Taking Liberties With… Robby Jackson
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Position: Forward, San Antonio Rampage (AHL)
Last Amateur Team: St. Cloud State University (NCHC, NCAA Division I)
Youth Teams: Oakland Bears, Berkeley Bulldogs, Santa Clara Blackhawks, LA Selects, LA Jr. Kings
California Rubber: You made your pro debut with San Antonio in the spring and this summer attended your fourth NHL prospect camp in St. Louis (two in San Jose and one in Montreal previously). How did that go?
Robby Jackson: It went really well. There was a lot of buzz in St. Louis, obviously. You could feel the energy that whole city has for the Blues. I’m glad I got to see that. There was a big group of college guys there, specifically from the NCHC, so we tried to play together on the ice and hang out off the ice. My first couple years in San Jose, I didn’t really know anyone else. In Montreal, there were a few of my St. Cloud teammates. This year, a couple of my San Antonio teammates were there and guys I knew. It takes the pressure off. You have more confidence to make plays and shoot the puck.
CR: And you ran into a familiar face from Northern California there.
RJ: Yeah, (longtime San Jose Jr. Shark and NCHC rival) Tyson McLellan. It’s funny. You never really know how development camps are going to go. You battle against these guys for your school, then you have to go be friends with them for a week. I had to feel things out. Were we going to be friends this week or was I going to be off in the corner by myself? Tyson and I reminisced about playing as kids in NorCal, so we had that bond.
CR: What is your favorite hockey memory growing up?
RJ: My first year of Bantams (2011) with Santa Clara, we won state and took home silver at the national championships in Buffalo. That was pretty special. We didn’t even know if we were going to be a AA team at the beginning of the year. We upset the California Wave for the CAHA title. I scored my first goal at Oakland. Playing in Berkeley before that rink closed. We won state my first year of Pee Wee with Santa Clara. Winning state championships. There are a lot of special memories.
CR: You raise an interesting point. You played A and AA hockey through Bantams and here you are in the AHL now after playing Division I hockey.
RJ: There is something to be said for it. That extra year of playing it, even playing A hockey my second year of Pee Wee, I was having fun. That was big in my development as a player and as a person. There wasn’t any pressure. You have to let kids be kids. Now it’s a job, and it can seem that way when you’re playing AAA or in the USHL or in college. I’m not saying hold off until the last minute to play AAA, but there is something to be said for letting your kid develop on the ice and off the ice. Have fun and teach them manners.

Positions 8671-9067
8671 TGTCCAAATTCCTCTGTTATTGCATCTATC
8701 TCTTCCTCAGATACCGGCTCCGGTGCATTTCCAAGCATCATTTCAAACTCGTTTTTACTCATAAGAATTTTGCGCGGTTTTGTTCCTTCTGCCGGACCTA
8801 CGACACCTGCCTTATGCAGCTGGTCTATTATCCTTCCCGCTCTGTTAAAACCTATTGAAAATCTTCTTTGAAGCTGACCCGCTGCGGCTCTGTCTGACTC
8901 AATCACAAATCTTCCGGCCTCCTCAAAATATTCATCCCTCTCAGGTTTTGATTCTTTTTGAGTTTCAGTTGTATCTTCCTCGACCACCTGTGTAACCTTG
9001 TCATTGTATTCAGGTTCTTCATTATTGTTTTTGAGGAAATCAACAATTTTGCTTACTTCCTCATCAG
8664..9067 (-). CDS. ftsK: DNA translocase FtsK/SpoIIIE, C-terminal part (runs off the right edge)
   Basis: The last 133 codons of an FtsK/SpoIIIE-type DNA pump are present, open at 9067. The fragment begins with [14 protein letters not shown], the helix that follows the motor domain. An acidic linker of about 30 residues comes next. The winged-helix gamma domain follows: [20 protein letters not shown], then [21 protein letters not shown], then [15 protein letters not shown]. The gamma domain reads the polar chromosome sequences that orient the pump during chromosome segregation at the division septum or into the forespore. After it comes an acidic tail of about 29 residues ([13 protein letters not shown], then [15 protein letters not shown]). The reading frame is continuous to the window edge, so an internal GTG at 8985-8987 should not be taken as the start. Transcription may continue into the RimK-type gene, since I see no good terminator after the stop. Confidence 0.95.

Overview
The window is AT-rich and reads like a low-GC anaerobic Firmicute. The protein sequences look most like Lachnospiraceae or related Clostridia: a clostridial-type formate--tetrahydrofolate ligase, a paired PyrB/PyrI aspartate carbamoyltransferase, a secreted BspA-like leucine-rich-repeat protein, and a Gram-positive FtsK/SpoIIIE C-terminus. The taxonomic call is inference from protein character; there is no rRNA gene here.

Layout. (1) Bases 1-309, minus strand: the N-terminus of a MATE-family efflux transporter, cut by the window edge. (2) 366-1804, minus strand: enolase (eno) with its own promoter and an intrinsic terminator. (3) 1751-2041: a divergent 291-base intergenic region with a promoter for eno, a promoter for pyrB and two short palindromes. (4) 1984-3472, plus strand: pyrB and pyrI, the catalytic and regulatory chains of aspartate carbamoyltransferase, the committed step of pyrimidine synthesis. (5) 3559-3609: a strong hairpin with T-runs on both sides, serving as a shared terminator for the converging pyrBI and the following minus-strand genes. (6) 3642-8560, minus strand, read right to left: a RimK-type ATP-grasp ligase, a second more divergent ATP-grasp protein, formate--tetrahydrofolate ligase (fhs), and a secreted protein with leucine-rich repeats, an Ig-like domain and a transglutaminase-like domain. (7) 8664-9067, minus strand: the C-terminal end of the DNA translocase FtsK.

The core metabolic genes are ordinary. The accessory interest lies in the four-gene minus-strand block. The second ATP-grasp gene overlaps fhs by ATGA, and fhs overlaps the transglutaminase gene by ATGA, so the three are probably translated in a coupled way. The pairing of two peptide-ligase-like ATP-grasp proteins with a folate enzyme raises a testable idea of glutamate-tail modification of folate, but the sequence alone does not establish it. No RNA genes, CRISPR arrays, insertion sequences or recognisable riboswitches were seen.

CR: What is your favorite memory in the game since leaving California?
RJ: Everything at St. Cloud was special. You really play for pride for your school. There is nothing like it. Having the whole student body, and school and town behind you was special. The USHL was a good experience – a lot of learning and growing.
CR: Who have been the biggest influences on you on and off the ice?
RJ: My parents (Bob and Chris) are at the top of the list. My dad coached me a lot. I can’t thank them enough to get me where I am now, whether it was car rides to practice or the financial help. There are so many coaches. Ray Kellam coached me a couple of years in Santa Clara. Rick Kelly, Louis Pacella and Bill Comrie down in L.A. I’ve been everywhere. I went to four different high schools. So there are a lot of names I could list. You have to be a sponge when you’re bouncing around.
CR: Other than hockey, do you have a favorite sport to play?
RJ: I played baseball growing up until my sophomore year in high school. We got to take batting practice at Busch Stadium during development camp, so I was reliving the glory days. I love basketball. I’ll play that a little bit at the gym. I’ll toss the football around. I like to watch all sports and play all sports. I love to golf, too.
CR: Are there are any pieces of gear you’re particular about?
RJ: I don’t know if I’m particular, but you get used to things. We used CCM in the USHL, and then again in college, so that’s what I’m used to. I try to say I don’t have superstitions. That has this wacko connotation, where if you don’t do it, your mind is in a pretzel. So I like to call them routines. I like to kick around the soccer ball before games. I like to get to the rink earlier to give myself time to do whatever
CR: When you’re back in California, do you have a favorite meal or restaurant?
RJ: In-N-Out is pretty much a staple. Everyone on the West Coast prides themselves on that. There is a little brewery and kitchen place called Monkey King in Alameda. They specialize in chicken wings and garlic noodles, and they are so good.
CR: Did you have a favorite player growing up?
RJ: Mike Ricci. I have his bobblehead in my room in California. It’s crazy – the first year I went to San Jose’s development camp, he was one of the main coaches. I was starstruck for the whole week. I wanted to play like him.
CR: If you weren’t playing hockey for a living, what would you be doing?
RJ: Either broadcasting or baseball. I would have stuck with baseball and hopefully played college ball somewhere.
– Compiled by Chris Bayee
(Oct. 11, 2019)